He’s got a living, breathing dilemma…

In the midst of running an undercover CIA mission, Navy SEAL Lt. Garth Vale finds an abandoned baby, and his superiors sure don’t want to know about it. The only person who can help him is the beautiful new doctor in town, but she’s got another surprise for him…

She’s got a solution…at a price…

Dr. Bronwyn Whitescarver has left the frantic pace of big city ER medicine for a small town medical practice. Her bags aren’t even unpacked yet when gorgeous, intense Garth Vale shows up on her doorstep in the middle of the night with a sick baby…

But his story somehow doesn’t add up, and Bronwyn isn’t quite sure who she’s saving—the baby, or the man…

Buy: SEALed Forever


Mary Margret Daughtridge has been a grade school teacher, speech therapist, family educator, biofeedback therapist, and Transpersonal Hypnotherapist. She is a member of the Heart of Carolina Romance Writers, Romance Writers of America, and Romancing the Military Soul, and is a sought-after judge in writing contests. She resides in Greensboro, North Carolina. For more information, please visit and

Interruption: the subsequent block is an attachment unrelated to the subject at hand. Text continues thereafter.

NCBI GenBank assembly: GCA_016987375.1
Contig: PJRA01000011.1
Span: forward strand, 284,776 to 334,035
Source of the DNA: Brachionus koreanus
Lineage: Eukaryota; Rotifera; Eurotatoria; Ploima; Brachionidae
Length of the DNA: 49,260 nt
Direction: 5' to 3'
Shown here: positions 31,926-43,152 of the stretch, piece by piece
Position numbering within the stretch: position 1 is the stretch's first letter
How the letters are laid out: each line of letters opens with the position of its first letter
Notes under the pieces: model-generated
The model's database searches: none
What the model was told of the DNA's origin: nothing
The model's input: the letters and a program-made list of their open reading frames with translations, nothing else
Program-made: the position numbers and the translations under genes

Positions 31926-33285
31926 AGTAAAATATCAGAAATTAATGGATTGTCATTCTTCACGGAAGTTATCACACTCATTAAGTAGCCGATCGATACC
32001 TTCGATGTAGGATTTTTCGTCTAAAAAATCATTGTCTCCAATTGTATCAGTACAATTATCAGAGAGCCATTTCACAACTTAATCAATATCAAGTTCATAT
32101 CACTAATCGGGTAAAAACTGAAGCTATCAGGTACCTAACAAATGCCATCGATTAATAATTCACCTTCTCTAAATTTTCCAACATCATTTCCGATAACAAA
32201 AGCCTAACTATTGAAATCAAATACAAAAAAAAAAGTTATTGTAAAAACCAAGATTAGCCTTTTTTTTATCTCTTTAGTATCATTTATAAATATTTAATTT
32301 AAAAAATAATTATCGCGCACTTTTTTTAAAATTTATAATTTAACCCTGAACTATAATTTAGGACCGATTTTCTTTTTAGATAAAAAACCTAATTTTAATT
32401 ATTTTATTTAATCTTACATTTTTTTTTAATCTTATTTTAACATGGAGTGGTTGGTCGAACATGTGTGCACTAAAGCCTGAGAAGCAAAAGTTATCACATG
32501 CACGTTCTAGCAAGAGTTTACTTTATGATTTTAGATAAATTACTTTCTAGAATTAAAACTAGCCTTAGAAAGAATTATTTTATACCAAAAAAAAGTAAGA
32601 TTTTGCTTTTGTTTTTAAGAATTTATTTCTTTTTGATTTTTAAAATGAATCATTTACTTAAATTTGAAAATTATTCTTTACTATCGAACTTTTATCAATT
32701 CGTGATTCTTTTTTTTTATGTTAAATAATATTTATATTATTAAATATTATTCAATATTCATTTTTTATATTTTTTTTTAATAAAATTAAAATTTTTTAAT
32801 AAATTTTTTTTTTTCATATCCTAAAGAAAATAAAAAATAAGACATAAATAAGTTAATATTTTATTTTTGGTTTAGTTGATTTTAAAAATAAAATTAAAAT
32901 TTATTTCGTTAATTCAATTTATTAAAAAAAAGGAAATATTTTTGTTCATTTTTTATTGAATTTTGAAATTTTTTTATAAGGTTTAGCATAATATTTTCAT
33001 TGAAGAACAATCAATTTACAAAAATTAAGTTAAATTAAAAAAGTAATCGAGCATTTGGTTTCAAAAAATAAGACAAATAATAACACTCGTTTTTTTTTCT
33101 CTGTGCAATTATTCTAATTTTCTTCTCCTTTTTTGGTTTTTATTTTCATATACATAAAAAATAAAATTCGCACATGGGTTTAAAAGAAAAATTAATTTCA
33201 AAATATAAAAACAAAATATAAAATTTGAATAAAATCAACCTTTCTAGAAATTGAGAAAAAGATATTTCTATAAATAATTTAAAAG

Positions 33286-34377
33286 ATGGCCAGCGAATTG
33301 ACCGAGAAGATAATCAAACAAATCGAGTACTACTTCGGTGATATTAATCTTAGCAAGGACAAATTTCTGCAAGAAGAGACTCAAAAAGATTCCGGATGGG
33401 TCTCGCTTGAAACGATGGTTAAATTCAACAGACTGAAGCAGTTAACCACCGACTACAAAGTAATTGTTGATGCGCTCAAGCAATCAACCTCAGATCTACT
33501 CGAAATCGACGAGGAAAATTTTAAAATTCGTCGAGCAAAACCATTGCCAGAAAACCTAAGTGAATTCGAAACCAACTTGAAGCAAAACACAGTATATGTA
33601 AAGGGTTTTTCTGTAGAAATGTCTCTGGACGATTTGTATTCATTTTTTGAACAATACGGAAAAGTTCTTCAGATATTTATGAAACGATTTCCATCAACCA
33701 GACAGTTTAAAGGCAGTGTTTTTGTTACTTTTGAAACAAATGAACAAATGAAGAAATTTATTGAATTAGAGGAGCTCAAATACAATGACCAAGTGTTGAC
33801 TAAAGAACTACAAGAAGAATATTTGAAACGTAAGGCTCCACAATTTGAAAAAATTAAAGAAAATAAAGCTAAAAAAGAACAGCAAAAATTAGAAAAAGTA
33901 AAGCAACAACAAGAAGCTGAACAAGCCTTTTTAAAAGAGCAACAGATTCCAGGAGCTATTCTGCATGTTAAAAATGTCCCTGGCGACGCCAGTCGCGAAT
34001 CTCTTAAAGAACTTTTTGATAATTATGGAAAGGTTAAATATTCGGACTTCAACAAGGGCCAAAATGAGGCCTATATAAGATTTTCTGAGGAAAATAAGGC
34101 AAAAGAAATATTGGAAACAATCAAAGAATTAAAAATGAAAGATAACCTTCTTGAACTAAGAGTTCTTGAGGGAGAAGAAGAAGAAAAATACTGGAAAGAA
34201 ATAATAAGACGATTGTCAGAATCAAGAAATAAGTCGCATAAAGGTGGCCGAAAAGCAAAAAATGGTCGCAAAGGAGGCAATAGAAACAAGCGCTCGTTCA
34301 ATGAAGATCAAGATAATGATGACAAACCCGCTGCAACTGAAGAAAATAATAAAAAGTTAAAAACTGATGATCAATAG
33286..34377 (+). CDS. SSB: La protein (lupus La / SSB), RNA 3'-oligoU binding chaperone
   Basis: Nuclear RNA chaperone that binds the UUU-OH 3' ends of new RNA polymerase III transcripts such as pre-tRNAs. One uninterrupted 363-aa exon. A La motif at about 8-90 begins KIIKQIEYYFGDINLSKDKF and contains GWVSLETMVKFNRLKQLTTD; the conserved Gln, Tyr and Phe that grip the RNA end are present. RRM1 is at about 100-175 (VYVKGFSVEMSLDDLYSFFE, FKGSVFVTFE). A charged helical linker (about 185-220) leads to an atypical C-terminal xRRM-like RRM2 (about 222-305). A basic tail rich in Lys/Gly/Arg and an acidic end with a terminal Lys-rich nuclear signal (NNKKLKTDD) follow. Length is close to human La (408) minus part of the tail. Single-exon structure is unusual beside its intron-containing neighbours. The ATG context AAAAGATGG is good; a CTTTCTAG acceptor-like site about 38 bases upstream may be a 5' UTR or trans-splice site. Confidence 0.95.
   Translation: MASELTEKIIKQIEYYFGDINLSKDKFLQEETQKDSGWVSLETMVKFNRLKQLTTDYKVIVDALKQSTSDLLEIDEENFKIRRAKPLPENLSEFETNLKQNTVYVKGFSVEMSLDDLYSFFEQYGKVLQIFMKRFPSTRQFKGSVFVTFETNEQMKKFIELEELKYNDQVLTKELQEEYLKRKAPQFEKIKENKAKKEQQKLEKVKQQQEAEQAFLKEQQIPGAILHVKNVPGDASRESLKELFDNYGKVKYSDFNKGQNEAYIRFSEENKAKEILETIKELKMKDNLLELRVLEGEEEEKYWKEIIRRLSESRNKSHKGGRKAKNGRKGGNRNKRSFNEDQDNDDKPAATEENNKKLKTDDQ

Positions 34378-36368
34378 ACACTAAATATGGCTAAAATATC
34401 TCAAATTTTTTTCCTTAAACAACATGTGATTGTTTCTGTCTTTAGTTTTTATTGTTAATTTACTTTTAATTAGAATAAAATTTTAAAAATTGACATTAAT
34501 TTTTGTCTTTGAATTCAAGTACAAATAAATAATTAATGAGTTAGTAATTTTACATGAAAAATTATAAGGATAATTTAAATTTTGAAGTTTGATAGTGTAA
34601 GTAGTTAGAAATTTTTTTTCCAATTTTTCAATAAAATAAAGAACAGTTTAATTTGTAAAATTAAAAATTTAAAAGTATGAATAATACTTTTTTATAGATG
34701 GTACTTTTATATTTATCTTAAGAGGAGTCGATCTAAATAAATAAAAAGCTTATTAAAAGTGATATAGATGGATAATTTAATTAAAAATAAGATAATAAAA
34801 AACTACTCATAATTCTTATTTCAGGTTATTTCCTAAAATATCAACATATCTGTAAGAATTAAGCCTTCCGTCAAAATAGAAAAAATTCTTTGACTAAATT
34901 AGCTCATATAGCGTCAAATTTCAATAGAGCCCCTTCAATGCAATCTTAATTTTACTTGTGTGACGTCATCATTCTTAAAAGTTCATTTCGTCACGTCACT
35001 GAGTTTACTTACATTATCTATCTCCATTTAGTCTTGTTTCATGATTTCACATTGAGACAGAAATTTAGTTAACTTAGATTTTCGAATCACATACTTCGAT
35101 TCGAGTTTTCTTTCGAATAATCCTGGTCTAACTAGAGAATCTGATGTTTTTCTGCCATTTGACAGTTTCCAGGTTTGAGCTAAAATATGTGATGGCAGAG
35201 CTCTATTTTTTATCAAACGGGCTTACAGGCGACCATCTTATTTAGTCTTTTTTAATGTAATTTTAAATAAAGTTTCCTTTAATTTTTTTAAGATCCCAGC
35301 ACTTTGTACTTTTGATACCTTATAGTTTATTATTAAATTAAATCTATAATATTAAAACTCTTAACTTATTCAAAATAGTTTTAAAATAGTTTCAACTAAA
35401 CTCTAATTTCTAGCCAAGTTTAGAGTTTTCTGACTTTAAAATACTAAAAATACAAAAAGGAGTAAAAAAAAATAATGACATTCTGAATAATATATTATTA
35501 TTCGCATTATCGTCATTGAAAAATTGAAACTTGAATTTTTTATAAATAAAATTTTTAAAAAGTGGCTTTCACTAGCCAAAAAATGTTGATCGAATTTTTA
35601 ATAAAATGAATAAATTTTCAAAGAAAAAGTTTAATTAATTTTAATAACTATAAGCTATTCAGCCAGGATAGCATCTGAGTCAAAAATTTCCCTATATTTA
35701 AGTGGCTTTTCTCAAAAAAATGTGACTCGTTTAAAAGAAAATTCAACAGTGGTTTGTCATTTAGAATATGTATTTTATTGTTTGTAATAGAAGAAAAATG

GIVEAWAY: I have 2 copies of SEALed Forever. Open to US and Canada only. Enter by leaving a comment. 1 entry per relevant comment; multiple entries allowed. Last Day to Enter: June 3, 2011.

Review: The Untied Kingdom by Kate Johnson

by Marcia, guest reviewer

Eve Carpenter is not having a good day.  In fact her whole life is depressing.  After being cheated by her mother and her accountant, she now finds herself penniless and working as an office temp.  Today she is participating in a lame reality type TV program with other ‘has been’ celebrities by being strapped into a paraglider.  After a few exhilarating moments in flight, she falls through ‘a whole in the world’ into a parallel universe; a world where England is an undeveloped, poverty stricken, civil-war torn country, an failed state.  An England where most people have never heard of computers, much less know what they look like.

As Eve paraglides into this very confusing world she runs smack dab into London Bridge and is rescued by Major Will Harker and his ever-loyal second in command, Charlie.  Eve is immediately taken for a spy and is eventually taken to St. James Palace, which is no longer a palace, but a prison that is not really a prison.  Her efforts to explain where she comes from and how she came to be in this alternate England does nothing to eliminate suspicions of her as a spy; but when she mentions, telephones, TVs, and computers, the Military brass immediately recognize that she could be useful to them.  They have heard that the rebel Coalitionists (those that wish to be annexed by the French Empire) have a computer and the Military needs to capture it.  Eve must accompany Major Harker and his company into the war torn countryside to help find this devise, bring it back to London and show someone how to use it.